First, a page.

Wednesday, May 4, 2011

Chitchen Itza, Mexico. . .

This is the pyramid where the Mayans held religious ceremonies.  The corners of the pyramid are exactly at North, East, South, and West, and when the summer solstice comes the effect between the sunlight and shadow creates a giant serpent coming down the pyramid.  There 91 steps on each side, and one step up to the temple on top, making for a total of 365 stairs, the same number as are days in the year.


Temple at the top of the pyramid.  Notice the shape of a face above the door.

Glyphs on the walls represent serpents, a symbol of life.  The part that looks like an elephant trunk is actually the nose of the Mayan sun god.

Mayans were very good at making cantilevered archways.  This type of archway was used in their palace and as entrances to sacred areas.  Also known as a corbel arch, these arches were constructed using a series of overlapping blocks, each going a little bit farther inward until the archway could be blocked using a single capstone.  The voids between the overlapping rocks were then filled with smaller stones.

Although some human sacrifices did occur, they were not unwilling victims thrown from the top of the pyramid as Hollywood suggests.  Those that were sacrificed were volunteers, and the ritual took place on top of a platform about 6 feet off the ground.  Since the sacrifices were a communal event and onlookers would not be able to see the top of the pyramid, it makes much more sense for the ritual to take place in a location that allowed for everyone to see.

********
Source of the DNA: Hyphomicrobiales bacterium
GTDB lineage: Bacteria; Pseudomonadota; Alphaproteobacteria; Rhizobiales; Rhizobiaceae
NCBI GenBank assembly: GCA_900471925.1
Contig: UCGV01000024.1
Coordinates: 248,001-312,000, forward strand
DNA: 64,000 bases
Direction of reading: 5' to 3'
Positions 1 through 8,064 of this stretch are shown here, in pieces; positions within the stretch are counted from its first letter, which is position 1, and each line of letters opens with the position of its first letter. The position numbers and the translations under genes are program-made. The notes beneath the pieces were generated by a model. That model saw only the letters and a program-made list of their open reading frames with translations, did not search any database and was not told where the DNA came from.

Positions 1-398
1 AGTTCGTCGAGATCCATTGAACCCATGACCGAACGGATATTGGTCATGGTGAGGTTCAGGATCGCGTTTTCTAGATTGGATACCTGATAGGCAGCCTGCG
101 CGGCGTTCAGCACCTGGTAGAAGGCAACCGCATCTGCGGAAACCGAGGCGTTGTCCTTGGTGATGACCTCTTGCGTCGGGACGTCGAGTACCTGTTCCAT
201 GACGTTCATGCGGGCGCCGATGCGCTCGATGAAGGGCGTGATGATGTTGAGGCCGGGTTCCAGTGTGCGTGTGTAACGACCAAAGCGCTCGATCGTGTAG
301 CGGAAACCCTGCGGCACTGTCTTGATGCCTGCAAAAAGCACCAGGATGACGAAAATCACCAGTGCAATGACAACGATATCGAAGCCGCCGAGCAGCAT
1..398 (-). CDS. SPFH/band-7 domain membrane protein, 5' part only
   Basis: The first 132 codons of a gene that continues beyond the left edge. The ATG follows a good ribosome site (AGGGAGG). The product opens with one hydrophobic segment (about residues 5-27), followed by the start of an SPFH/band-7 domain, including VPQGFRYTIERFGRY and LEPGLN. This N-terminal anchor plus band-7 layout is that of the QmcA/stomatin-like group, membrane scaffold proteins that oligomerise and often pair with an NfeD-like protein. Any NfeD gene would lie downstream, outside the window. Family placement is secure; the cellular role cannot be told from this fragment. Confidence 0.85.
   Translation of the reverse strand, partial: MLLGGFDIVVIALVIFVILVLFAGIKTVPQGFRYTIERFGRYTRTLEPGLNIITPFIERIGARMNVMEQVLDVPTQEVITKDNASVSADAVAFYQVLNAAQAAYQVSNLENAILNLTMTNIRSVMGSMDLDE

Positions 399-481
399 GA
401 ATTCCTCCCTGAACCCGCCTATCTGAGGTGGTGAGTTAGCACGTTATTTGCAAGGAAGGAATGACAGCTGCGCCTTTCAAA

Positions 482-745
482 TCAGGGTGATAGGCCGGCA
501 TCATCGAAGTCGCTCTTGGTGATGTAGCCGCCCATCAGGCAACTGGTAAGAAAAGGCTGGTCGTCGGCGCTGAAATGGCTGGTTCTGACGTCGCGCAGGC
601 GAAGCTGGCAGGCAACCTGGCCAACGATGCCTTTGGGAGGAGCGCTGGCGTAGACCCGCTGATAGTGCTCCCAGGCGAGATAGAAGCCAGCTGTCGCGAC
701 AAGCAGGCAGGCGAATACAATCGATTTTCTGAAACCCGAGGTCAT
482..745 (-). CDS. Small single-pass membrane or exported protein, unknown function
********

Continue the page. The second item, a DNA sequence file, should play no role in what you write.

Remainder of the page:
This is a closeup of the Mayan version of a wailing wall, where those who died in battle were commemorated by a low relief glyph of a skull.  The heads of enemies were placed on stakes above the wall.

The ball court.  One of the reasons the court has maintained structural integrity over the years is because of the verticality of the wall.  Trees and other roots tend to not grow and destroy walls that go straight up.

Relief glyphs depict the story of the games played at the ball court.  The ball game was a battle to the death, but it was the winner that actually was the one that was killed.  The Mayans believed this to be a sort of fast-track to the gods.

Observational temple at the top of the ball court.

If the Mayan ball game was like basketball, this would be the basket.  The ball would be more than 3 pounds, and made of solid rubber - and not the bouncy kind, the really hard kind.

Serpents represented life forces, and on the stairway on the opposite side of the building would be the end of the snake.  Mayans believed in "theological architecture", which meant that in constructed stairs, you never wanted to turn your back to or face directly the gods worshipped in the pyramid.  The stairs were made of a very steep rise and shallow run, so that you had to kind of scoot up the stairs sideways.

When reconstructing one of the buildings, they have a few left over pieces.....so they made this statue as a tribute to the Mayan sun god.  In actuality, the left over pieces were from previous periods.  The Maya were known for building bigger and better pyramids on top of existing pyramids.

The Mayan Observatory.

This building is believed to be a palace, but is still undergoing reconstruction.

The giant wood beams that supported the ceiling have rotted long ago, causing the ceiling to collapse.  It's really interesting the see the remnants of such an architecturally advanced society!

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